Over the last 10 years, Pennsylvania has paid $425 million for the Keystone test for high school students and the Pennsylvania System of School Assessment exam for elementary school students. Passing Keystone Exams in algebra, biology, and literature was a graduation requirement for all high school students until February 2016, when Governor Tom Wolf signed a bill ending the mandate. The Keystone Exams were previously required by the federal government—as mandated by NCLB—but the ESSA does not require state-specific tests. Politicians in Pennsylvania are pushing for college acceptance percentages, AP testing scores, and SAT or ACT proficiency to be used as a measure for graduation. The future necessity of Keystone Exams is still a topic up for debate.
Early Childhood Education
Many families across the US have no option when it comes to having their children educated before kindergarten. In Michigan, less than 50 percent of children ages three to four attend state-funded preschools. Children with access to pre-K education centers have a much higher chance of succeeding once they enter kindergarten and beyond. So a governor’s commission is proposing to grant all Michigan four-year-olds access to state-funded preschool. The state is also working on providing child care for more low-income families whose children aren’t yet old enough for preschool.
Exploring the Future
More issues will affect education as the nation grows in size and technology continues to advance. As the US fights to maintain its place in the world as a country with a top educational system, policy makers are looking ahead to predict the ways legislation will affect schools in the future.
Since 2017, there have been 159 school shootings. Stores are selling bullet-proof backpacks. Schools are scheduling lockdown drills in the first weeks of school. DeVos has said states should decide if school districts can use federal funds to arm teachers, and teachers across 42 states went to firearm courses last summer as part of National Train a Teacher Day, sponsored by the United States Concealed Carry Association. Last May, Governor Ron DeSantis of Florida signed a bill allowing schools to arm classroom teachers. Through the bill, teachers would be required to take a 144-hour training course before being armed. As tensions heighten, states are under pressure to make individual decisions on how to keep students safe, while also making sure families feel comfortable sending their children to school.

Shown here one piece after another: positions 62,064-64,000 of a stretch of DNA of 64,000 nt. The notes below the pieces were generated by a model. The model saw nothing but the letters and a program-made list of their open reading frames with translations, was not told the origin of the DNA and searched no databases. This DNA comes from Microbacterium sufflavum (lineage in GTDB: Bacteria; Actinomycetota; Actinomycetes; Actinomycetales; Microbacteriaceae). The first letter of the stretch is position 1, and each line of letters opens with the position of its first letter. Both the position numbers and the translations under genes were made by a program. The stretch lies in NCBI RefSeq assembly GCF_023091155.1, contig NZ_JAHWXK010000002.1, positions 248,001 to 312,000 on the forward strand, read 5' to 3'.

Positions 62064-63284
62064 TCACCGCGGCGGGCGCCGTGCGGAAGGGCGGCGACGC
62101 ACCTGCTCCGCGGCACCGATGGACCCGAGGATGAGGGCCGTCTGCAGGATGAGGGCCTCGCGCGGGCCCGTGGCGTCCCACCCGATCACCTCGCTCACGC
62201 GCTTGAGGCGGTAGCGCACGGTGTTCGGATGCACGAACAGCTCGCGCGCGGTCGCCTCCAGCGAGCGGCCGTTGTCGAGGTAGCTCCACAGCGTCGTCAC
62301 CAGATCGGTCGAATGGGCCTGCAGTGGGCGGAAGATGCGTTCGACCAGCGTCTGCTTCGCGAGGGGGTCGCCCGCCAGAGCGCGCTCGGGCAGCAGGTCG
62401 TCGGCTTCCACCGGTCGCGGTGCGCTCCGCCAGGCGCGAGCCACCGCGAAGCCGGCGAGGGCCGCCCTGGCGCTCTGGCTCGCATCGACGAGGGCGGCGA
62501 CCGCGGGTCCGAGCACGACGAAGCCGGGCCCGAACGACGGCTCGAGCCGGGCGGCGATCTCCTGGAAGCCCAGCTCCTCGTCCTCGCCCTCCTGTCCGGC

Innovations in technology, such as educational software and interactive white boards, have already made their way into classrooms, shifting how many educators teach and how many students learn. With new advancing technologies, more educational tools will become available and will further affect the teaching and learning in future classrooms. For example, new software has resulted in shifts from traditional teaching models. Presenting the same material, at the same pace, to an entire classroom of students might become a thing of the past. Current educational software makes it possible to personalize learning content to the skill levels of individual students. It can also personalize the pacing of delivery. In addition to changes in how students are taught, technology will likely impact what they are taught. Today, it takes little effort to look up facts about a scientific theory or solve a difficult math problem. This easy access to information has pushed many to reconsider what types of knowledge and skills students will need to succeed in their lives. Educators expect that future technological tools will similarly force them to reassess how to best prepare students.
Why American University?
Understanding policy’s impact on education is a major focus in many advanced degrees in education. Graduate students equipped with this knowledge and a comprehensive understanding of how policy affects students, teachers, administrators, and all US citizens are prepared to manage policy issues and spark change. American University’s Online Master of Arts in Teaching and Online Master of Education in Education Policy and Leadership help students tackle current and future education policy issues through in-depth and leadership-focused coursework.